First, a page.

Monday, March 6, 2017

MOScout Energy Poll

See the full results of an extra MOScout Poll here.

The survey was conducted by Remington Research Group on behalf of Missouri Scout, March 3 through March 4, 2017 with 819 likely voters, weighted to match expected turnout demographics for the 2018 General Election. Margin of Error is +/-3.51%.



Do you favor or oppose legislation that accelerates energy companies’ investment in smart grid technology, which prevents power outages and restores power more quickly when they do occur?

Favor: 65%

Oppose: 17%

Unsure: 18%


Do you favor or oppose legislation that accelerates energy companies’ investment in cyber and physical security that protects the electric grid and customer data from cyberattacks and hackers?

Favor: 72%

Oppose: 15%

Unsure: 13%


Do you favor or oppose legislation that encourages energy companies to invest in cleaner and more renewable types of power, especially home-grown biomass; a fuel source which can boost the economy in rural Missouri?

Favor: 58%

Oppose: 20%

Unsure: 22%


Do you favor or oppose a minor adjustment to Missouri's utility laws if such a change included a cap that would limit any additional costs to about $1 per month for a typical residential customer but would also provide more than $2 in savings and benefits for every dollar invested?

Favor: 58%

Oppose: 17%

Unsure: 24%


Missouri's electric costs are rising four times faster than the national average due to laws put in place in 1913. 46 other states have updated laws to make energy costs more stable and predictable. Do you favor or oppose a small adjustment to Missouri's utility laws to allow more stable and predictable energy costs?

Favor: 63%

Oppose: 16%

Unsure: 21%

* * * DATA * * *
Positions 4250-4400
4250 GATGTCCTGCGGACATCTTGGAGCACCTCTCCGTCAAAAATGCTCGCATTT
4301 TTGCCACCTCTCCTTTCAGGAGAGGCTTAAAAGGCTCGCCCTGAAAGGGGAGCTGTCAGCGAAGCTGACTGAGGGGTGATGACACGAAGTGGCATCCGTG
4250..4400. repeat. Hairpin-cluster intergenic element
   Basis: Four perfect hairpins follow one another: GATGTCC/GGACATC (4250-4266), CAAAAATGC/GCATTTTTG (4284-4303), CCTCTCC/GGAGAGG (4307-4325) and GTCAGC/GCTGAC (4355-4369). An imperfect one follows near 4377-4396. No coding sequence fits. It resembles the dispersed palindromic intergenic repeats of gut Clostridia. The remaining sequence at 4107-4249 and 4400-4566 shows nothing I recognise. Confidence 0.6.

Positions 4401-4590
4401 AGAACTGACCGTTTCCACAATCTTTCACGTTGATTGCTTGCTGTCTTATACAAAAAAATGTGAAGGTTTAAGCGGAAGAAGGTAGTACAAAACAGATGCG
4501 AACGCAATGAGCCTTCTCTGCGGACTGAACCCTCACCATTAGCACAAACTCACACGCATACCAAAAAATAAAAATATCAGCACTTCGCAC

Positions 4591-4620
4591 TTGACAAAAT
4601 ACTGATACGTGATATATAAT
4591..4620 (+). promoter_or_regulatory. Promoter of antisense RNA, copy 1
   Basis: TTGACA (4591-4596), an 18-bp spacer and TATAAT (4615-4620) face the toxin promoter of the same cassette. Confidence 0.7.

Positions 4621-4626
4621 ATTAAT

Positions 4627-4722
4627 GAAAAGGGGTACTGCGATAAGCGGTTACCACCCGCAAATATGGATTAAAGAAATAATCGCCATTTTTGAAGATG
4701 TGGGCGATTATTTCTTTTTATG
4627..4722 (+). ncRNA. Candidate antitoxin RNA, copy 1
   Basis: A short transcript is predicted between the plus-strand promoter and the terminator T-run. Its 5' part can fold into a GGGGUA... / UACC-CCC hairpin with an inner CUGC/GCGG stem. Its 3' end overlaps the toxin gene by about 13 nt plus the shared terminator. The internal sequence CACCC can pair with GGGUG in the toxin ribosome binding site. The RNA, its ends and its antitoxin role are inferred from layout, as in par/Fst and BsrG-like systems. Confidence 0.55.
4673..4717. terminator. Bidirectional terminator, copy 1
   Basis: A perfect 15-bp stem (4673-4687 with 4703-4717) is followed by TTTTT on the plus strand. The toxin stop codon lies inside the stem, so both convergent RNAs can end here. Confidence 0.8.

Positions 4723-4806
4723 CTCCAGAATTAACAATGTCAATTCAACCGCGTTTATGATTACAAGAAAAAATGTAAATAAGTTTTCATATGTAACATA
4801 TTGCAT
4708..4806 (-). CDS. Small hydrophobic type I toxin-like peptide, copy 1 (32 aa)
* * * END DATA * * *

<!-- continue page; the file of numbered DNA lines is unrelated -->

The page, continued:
The Next Alcohol War?

In previous sessions, alcohol policy has proved to be a battlefield where the building quickly divides into two armies of lobbyists. We’ll see if such a brouhaha develops around HB433.  It had its hearing last week in the General Laws committee. Rep. Robert Cornejo, the sponsor of the bill, is chair of that committee. That would seem to help its chances this week when it will likely be voted on.

The background – from one observer…. State rules, regulations and laws restrict truthful information about alcohol prices from being advertised to Missouri consumers – restrictions that are the subject of an ongoing federal lawsuit and current state legislation. The 8th U.S. Circuit Court of Appeals recently kept alive a federal lawsuit alleging Missouri’s alcohol regulations and laws violate the First Amendment by restricting the free flow of truthful information to consumers… House Bill 433 has been introduced in the Missouri Legislature to allow retailers selling alcohol to offer specials, discounts and coupons to consumers and to advertise those discounted prices.

The legal challenge to Missouri’s restrictions on free speech has been in the federal courts since 2013, and the U.S. Court of Appeals for the 8th Circuit recently declared that the lawsuit filed in the lower court has sufficient facts to back up its legal challenge and should be heard by the court. The lead plaintiff is the the Missouri Broadcasters Association, which represents the state’s radio and TV stations…

HB433 declares that retailers may “Purchase, publish, and display advertisements that list the amount of the rebate or discount and the retail price after the rebate or discount.” It also allows coupons, prizes, rebates, consumer discounts and loyalty clubs to be advertised by alcohol retailers, as is the case for other types of retailers’ loyalty clubs. Explaining his bill, Rep. Cornejo said, “To me, this is a common-sense step,” and “pro-consumer.” And, he said, “The opponents are afraid of competition.”

Cornejo warned that the current Missouri restrictions are unconstitutional First Amendment restrictions, and if federal courts ultimately throw them out, without passage of HB433 to lay out a constitutionally sound state position, “Missouri becomes the wild, wild West.”


One of the heavies backing the bill is Total Wine & More. Their lobbyists are: Mike Gibbons, Trish Workman and Tony Dugger.